Consumer Price Inflation Accelerates Across All Categories

Economic Pulse
June 17, 2014
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Today’s consumer price inflation report for May 2014 showed a greater-than-expected increase in the year-over-year figure to 2.1%, the largest annual gain since October 2012. (Similarly, the “core” measure, which excludes volatile food and energy prices, rose to 2.0%, the greatest increase since early 2013.)

Charts 1 and 2 show the upward trajectory in inflation is not a one-month phenomenon; similarly, looking at the components of consumer inflation highlight that the advance has been broad-based and spread across both goods and services.

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Chart 1. Consumer Price Index and Personal Consumption Expenditures Index, YoY Percentage Changes

Consumer Price Index and Personal Consumption Expenditures Index, YoY Percentage Changes


Chart 2. Core Consumer Price Index (Excluding Food and Energy), 3-Month Annualized Percentage Change

Core Consumer Price Index (Excluding Food and Energy), 3-Month Annualized Percentage Change

It is likely that the uptick in inflation will be well-received by the Fed. While progress has been made in reducing the unemployment rate, a sign that the labor market is on the path to full employment—one of the FOMC’s two mandates—the shortfall in inflation has been worrisome; the minutes to the last FOMC meeting, held in April, noted that, “inflation was running below the Committee's longer-run objective and was seen as posing possible risks to economic performance…in light of their concerns about the possible persistence of low inflation, members agreed that inflation developments should be monitored carefully for evidence that inflation was moving back toward the Committee's longer-run objective.”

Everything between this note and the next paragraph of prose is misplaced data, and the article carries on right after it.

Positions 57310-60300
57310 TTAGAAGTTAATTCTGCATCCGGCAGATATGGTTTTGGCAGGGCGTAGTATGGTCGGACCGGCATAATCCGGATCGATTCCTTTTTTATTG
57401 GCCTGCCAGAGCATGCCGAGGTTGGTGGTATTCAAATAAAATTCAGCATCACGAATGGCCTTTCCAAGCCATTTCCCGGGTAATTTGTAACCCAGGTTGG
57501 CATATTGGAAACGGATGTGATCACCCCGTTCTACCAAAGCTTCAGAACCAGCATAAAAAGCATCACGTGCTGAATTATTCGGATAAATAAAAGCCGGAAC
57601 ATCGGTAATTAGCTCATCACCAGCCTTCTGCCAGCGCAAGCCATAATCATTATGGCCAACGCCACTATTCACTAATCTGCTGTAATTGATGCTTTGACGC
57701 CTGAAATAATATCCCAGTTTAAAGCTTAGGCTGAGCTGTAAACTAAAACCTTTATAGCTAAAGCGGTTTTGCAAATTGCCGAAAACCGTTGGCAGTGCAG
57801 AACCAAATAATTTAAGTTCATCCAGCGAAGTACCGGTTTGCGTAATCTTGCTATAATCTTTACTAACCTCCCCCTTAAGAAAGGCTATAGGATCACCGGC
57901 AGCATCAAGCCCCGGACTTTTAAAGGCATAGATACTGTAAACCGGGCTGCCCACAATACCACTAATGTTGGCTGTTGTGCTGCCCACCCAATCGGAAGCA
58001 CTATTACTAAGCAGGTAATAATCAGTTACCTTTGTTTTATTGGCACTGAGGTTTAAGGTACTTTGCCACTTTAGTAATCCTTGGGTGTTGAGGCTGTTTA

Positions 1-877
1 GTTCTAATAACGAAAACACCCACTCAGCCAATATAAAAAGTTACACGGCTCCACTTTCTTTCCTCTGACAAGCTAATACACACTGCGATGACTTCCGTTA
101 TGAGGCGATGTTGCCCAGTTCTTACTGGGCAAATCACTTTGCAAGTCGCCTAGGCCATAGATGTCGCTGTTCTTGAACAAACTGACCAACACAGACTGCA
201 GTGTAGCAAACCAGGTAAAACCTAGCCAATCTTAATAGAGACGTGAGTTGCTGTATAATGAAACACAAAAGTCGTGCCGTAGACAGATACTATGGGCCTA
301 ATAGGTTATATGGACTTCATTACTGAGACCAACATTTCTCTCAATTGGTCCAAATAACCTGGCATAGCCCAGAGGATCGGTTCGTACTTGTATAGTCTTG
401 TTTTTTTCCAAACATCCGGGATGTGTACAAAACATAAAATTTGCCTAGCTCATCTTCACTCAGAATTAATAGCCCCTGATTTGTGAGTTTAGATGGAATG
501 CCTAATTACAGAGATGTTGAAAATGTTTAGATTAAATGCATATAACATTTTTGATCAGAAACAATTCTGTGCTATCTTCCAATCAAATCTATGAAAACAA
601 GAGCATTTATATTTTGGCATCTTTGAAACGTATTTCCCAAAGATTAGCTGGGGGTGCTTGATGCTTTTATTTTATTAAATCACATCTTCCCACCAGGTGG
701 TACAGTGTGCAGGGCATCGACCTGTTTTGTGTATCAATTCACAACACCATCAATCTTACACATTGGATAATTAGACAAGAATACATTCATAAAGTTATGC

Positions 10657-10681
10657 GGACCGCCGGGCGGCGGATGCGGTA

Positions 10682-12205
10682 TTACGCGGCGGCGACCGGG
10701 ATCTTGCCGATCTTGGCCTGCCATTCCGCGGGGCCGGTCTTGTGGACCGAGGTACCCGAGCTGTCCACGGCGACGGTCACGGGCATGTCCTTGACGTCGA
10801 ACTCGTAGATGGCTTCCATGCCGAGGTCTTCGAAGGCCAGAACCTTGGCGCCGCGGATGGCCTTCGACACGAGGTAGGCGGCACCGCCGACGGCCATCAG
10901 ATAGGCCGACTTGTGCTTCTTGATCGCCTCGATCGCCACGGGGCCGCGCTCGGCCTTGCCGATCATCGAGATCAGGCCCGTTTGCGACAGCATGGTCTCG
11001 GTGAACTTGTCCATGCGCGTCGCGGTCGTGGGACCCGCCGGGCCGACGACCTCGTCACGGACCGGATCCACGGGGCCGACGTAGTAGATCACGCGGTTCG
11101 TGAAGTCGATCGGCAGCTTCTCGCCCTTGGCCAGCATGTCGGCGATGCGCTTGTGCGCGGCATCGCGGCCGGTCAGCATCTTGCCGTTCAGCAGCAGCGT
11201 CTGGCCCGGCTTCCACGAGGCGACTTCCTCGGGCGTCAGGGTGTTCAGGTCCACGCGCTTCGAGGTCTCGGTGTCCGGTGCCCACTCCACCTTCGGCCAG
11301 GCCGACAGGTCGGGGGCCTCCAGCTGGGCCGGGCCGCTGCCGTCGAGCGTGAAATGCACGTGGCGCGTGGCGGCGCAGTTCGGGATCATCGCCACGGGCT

Table 1. Consumer Price Index Components, 3-Month Annualized and 12-Month Percentage Changes

Consumer Price Index Components, 3-Month Annualized and 12-Month Percentage Changes

While an excess of inflation would unwelcome, higher inflation implies lower real rates. Since we’re already at a zero nominal lower-bound for the Fed Funds rate target, the higher the inflation rate, the lower the real Fed Funds rate becomes, which allows for even more accommodative policy. At some point, the Fed will begin to reduce the liquidity it has provided; already, it has been scaling back its assets purchases. (Tomorrow’s policy directive likely will reduce asset purchases further, taking total monthly purchases to $45 billion to $35 billion.) While the FOMC has also discussed reverse repo operations (temporary sales of securities whereby cash is removed from the system), the timing of such measures is still a 2015 event at earliest.